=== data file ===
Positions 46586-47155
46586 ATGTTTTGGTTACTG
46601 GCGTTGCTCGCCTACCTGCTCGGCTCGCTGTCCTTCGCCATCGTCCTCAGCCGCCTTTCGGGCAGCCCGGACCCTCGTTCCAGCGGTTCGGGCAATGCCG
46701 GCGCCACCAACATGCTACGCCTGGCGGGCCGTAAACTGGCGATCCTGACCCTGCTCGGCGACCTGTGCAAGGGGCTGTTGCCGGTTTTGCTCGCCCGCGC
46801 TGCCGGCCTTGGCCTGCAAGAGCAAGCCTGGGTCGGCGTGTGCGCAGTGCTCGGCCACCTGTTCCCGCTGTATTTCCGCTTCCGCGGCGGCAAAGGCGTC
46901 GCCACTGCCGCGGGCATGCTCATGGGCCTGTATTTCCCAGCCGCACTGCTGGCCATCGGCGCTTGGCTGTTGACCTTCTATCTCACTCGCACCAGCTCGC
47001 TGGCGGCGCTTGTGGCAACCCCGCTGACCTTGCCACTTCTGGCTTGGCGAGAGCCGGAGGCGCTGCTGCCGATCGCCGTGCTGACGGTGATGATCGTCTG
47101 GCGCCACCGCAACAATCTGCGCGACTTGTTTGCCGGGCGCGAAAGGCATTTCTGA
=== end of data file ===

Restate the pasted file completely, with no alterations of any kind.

Positions 46586-47155
46586 ATGTTTTGGTTACTG
46601 GCGTTGCTCGCCTACCTGCTCGGCTCGCTGTCCTTCGCCATCGTCCTCAGCCGCCTTTCGGGCAGCCCGGACCCTCGTTCCAGCGGTTCGGGCAATGCCG
46701 GCGCCACCAACATGCTACGCCTGGCGGGCCGTAAACTGGCGATCCTGACCCTGCTCGGCGACCTGTGCAAGGGGCTGTTGCCGGTTTTGCTCGCCCGCGC
46801 TGCCGGCCTTGGCCTGCAAGAGCAAGCCTGGGTCGGCGTGTGCGCAGTGCTCGGCCACCTGTTCCCGCTGTATTTCCGCTTCCGCGGCGGCAAAGGCGTC
46901 GCCACTGCCGCGGGCATGCTCATGGGCCTGTATTTCCCAGCCGCACTGCTGGCCATCGGCGCTTGGCTGTTGACCTTCTATCTCACTCGCACCAGCTCGC
47001 TGGCGGCGCTTGTGGCAACCCCGCTGACCTTGCCACTTCTGGCTTGGCGAGAGCCGGAGGCGCTGCTGCCGATCGCCGTGCTGACGGTGATGATCGTCTG
47101 GCGCCACCGCAACAATCTGCGCGACTTGTTTGCCGGGCGCGAAAGGCATTTCTGA